Regional variation in identified cancer care needs of early-career oncologists in China, India, and Pakistan.

Journal Article (Journal Article)

BACKGROUND: Cancer incidence and mortality is increasing in the developing world. Inequities between low-, middle-, and high-income countries affect disease burden and the infrastructure needs in response to cancer. We surveyed early-career oncologists attending workshops in clinical research in three countries with emerging economies about their perception of the evolving cancer burden. METHODS: A cross-sectional survey questionnaire was distributed at clinical trial concept development workshops held in Beijing, Lahore, Karachi, and Mumbai at major hospitals to acquire information regarding home-country health conditions and needs. RESULTS: A total of 100 respondents participated in the workshops held at major hospitals in the region (India = 29, China = 25, Pakistan = 42, and other = 4). Expected consensus on many issues (e.g., emergence of cancer as a significant health issue) was balanced with significant variation in priorities, opportunities, and challenges. Chinese respondents prioritized improvements in cancer-specific care and palliative care, Indian respondents favored improved cancer detection and advancing research in cancer care, and Pakistani respondents prioritized awareness of cancer and improvements in disease detection and cancer care research. For all, the most frequently cited opportunity was help in improving professional cancer education and training. CONCLUSION: Predominantly early-career oncologists attending clinical research workshops (in China, India, and Pakistan) identified needs for increasing clinical cancer research, professional education, and public awareness of cancer. Decision makers supporting efforts to reduce the burden of cancer worldwide will need to factor the specific needs and aspirations of health care providers in their country in prioritizing health policies and budgets.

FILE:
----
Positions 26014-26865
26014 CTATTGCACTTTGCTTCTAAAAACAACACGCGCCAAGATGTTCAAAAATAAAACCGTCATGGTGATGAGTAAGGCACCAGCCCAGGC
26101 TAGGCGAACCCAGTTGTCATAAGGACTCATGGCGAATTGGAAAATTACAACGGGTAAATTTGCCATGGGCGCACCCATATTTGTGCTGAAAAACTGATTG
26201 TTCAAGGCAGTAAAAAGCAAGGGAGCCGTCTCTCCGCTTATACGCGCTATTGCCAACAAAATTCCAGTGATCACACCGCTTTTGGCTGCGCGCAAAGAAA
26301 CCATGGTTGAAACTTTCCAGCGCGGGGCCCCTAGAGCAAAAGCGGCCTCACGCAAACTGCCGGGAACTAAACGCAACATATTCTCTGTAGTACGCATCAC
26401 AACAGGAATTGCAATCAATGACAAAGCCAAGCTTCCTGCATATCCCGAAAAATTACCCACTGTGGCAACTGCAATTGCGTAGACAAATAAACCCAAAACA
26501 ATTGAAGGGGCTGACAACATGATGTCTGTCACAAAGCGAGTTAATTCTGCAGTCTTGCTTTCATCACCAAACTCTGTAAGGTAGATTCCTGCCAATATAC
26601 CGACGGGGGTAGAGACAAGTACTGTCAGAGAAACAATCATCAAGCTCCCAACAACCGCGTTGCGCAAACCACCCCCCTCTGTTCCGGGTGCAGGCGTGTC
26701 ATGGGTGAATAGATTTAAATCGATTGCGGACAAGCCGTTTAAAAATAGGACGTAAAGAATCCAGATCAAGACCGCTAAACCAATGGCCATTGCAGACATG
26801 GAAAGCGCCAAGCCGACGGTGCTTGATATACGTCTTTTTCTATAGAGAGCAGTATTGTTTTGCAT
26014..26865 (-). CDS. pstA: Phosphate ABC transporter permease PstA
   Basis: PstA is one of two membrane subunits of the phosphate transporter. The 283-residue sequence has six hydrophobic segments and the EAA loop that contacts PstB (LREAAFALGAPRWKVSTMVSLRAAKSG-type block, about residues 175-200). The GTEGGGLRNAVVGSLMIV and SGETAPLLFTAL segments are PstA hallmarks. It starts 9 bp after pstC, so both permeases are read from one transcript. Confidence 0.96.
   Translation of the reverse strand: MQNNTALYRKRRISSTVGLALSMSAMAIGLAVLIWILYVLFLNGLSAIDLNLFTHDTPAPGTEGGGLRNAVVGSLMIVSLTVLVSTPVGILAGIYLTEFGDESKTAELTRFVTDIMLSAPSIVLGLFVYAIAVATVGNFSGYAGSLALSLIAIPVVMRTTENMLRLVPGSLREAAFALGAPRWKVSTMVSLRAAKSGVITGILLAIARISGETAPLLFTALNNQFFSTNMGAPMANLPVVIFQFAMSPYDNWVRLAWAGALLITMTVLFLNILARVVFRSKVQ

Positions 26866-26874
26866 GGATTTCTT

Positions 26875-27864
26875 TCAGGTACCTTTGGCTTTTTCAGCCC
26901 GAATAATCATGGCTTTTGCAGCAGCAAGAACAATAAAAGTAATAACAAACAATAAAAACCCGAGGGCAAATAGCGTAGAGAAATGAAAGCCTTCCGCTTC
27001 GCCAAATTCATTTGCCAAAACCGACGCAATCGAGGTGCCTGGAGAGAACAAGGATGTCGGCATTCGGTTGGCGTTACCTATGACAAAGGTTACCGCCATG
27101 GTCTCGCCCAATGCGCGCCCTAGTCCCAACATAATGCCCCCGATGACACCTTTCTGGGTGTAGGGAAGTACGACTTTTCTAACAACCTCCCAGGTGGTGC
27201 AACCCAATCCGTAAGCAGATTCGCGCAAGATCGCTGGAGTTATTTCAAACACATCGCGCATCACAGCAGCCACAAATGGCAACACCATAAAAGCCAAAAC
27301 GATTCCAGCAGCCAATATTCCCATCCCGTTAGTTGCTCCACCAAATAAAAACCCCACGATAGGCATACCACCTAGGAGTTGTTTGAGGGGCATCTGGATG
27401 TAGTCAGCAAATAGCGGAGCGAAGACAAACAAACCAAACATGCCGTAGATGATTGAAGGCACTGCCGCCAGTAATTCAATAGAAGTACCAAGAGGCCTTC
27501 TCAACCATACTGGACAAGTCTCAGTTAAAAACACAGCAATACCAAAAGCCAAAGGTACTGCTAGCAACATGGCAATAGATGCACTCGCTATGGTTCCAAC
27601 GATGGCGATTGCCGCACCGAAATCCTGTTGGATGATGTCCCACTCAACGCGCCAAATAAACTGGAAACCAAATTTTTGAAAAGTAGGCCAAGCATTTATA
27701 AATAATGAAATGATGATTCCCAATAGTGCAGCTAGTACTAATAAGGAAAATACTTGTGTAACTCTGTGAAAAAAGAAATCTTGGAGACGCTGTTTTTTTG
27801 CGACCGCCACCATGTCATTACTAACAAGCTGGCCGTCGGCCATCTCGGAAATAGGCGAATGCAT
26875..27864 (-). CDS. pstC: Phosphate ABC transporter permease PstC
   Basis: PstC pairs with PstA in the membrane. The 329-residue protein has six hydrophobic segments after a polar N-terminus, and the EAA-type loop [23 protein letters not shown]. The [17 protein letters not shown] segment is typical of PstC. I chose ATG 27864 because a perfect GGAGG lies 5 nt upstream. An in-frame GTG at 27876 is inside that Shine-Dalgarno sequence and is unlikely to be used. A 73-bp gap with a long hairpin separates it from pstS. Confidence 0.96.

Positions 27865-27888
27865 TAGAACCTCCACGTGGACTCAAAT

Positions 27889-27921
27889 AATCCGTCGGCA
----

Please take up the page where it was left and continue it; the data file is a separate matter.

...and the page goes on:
Full Text

Duke Authors

Cited Authors

  • Lyerly, HK; Fawzy, MR; Aziz, Z; Nair, R; Pramesh, CS; Parmar, V; Parikh, PM; Jamal, R; Irumnaz, A; Ren, J; Stockler, MR; Abernethy, AP

Published Date

  • May 2015

Published In

Volume / Issue

  • 20 / 5

Start / End Page

  • 532 - 538

PubMed ID

  • 25888267

Pubmed Central ID

  • PMC4425376

Electronic International Standard Serial Number (EISSN)

  • 1549-490X

Digital Object Identifier (DOI)

  • 10.1634/theoncologist.2014-0213


  • eng

Conference Location

  • England